Dr. Fink talks about reviving Prince’s Revolution


The Revolution

For fans worldwide continuing to mourn the loss of Prince, “music is truly medicine.” In its first tour in decades, The Revolution is celebrating the iconic and influential music as part of the prolific artist’s enduring legacy with a “message of hope, love, and unity.”  One could add “healing” as well. The original band features Lisa Coleman on keyboards/piano, Wendy Melvoin, on guitar, Brown Mark on bass, Bobby Z on drums and keyboardist Matt Fink. Going through their own gamut of emotions and processing the memories and time together recording and touring with Prince, It clearly brings up a lot for each individual musician. From when they originally reunited for three special sold-out sold shows at Minneapolis’ First Avenue, the birthplace of Purple Rain, to being approached to perform at Paisley Park on the first anniversary of Prince’s death to the decision to take The Revolution back on the road. To discuss that and more, tHeARTofla spoke with Matt Fink for an in-depth interview that touches on all aspects of this very special reunion tour and what it means to The Revolution and how it is affecting the devotees of Prince they perform to in concert every night.

Photo by Niikko

What was the experience like for the band playing the sold-out shows at First Avenue? Did it feel surreal, sad or uplifting or all of the above?

Yes, all of the above. All of the above. And just so you know, the Revolution performed in early 2012 — for a special event that was sponsored by the American Heart Association.

This was about a year after Bobby, our drummer (Bobby Z)  had suffered a pretty bad heart attack and we almost lost him. He developed a relationship with the American Heart Association and wanted to give something back as a fundraising event. So we got behind him and did that event.

Again, in another surreal moment, back, maybe the end of ’03 I think it was. We did another fundraising event for Sheila E’s nonprofit that she has about the Lil’ Angel Bunny Foundation. That was the first time the band reunited after a 17-year hiatus from one another. Who knew at that time that we would have even reunited without Sheila asking us to do it? So, we did that, and it was exciting at that time, and also very surreal for me, to see everybody.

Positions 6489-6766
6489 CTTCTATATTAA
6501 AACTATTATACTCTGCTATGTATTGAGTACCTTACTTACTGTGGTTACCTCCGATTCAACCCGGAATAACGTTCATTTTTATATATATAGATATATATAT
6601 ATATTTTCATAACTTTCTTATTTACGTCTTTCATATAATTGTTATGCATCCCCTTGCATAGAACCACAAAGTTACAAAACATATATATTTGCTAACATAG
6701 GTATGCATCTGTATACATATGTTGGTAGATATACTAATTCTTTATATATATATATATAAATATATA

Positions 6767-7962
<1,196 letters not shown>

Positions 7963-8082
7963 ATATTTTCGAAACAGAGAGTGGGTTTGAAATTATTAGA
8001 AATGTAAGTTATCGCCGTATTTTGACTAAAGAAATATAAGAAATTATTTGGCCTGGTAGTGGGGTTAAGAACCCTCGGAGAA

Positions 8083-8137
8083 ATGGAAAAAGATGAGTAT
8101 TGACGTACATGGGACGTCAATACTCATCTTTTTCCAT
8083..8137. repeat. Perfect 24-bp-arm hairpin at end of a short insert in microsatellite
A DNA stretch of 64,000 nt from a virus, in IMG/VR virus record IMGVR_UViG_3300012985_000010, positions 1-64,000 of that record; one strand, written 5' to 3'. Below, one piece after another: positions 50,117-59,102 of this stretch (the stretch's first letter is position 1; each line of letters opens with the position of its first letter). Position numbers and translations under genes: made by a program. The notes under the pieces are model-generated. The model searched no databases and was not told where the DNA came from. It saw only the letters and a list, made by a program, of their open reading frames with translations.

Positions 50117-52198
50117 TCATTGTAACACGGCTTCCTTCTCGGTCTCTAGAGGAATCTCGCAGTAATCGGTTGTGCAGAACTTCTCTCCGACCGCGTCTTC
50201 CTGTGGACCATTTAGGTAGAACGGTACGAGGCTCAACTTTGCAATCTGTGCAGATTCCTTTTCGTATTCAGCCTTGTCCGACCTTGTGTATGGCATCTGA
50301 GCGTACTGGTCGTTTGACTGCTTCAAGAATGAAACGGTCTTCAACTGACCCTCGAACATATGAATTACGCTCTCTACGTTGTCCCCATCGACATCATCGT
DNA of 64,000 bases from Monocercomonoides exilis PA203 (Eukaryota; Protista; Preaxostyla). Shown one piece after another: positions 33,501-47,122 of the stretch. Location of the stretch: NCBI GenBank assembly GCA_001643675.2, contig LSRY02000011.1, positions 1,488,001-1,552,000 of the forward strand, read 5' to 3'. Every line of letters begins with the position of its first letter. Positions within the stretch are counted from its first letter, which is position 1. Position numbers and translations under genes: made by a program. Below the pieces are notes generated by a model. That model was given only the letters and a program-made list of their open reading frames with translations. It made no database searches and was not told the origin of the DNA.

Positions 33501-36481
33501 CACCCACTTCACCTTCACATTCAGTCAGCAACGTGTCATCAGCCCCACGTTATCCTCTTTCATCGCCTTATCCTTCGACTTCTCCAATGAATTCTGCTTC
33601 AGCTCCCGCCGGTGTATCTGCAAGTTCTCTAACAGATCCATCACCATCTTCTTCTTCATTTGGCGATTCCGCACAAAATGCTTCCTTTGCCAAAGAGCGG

Really, the thing that the band really wanted and needed was to have Prince reunite with the group somewhere along the way. We really desired that, and we all had approached him at different times because concert promoters were approaching us as well as band members, to do something.

So there has been more than one opportunity, but Prince refused those opportunities.

Then it was early September of 2014, and I had a meeting with Prince out at Paisley Park, and Bobby Z was with me at that meeting as well, and the first thing out of his mouth was wanting to discuss the possibility of a reunion. He was beginning to think about it at that time, finally. We left that meeting hopeful that he was going to do something within the next year or two.

He had obviously made plans to do the 3rdeyegirl project, and then he went out and did his solo piano tour and all that. He was in the midst of that when he passed away. So we were thinking — OK, so after the piano tour, maybe in 2017, or late 2016, that’s when he’s going to start thinking about The Revolution reunion.

Ultimately a full-on Minneapolis sound tour, with The Time, Prince and the Revolution again, and Sheila E and all those people. It would have been really cool, but unfortunately, it didn’t come to fruition.

That was all being looked at by him at the time. Wow, so it’s…. You know it’s… An alternate history that could have happened.

Yes, and so that’s another reason why we’re out here. Well, we thought he was going to do it; we feel like we owe it to our fans to do this at this time. It’s just sort of all those mixed things that we need to do, so come all together and do it.

Photos by Robert Georgeff (c) 2017

How has the tour been going? What has the response been from the fans and their reactions? Is there anything that surprised you touring now?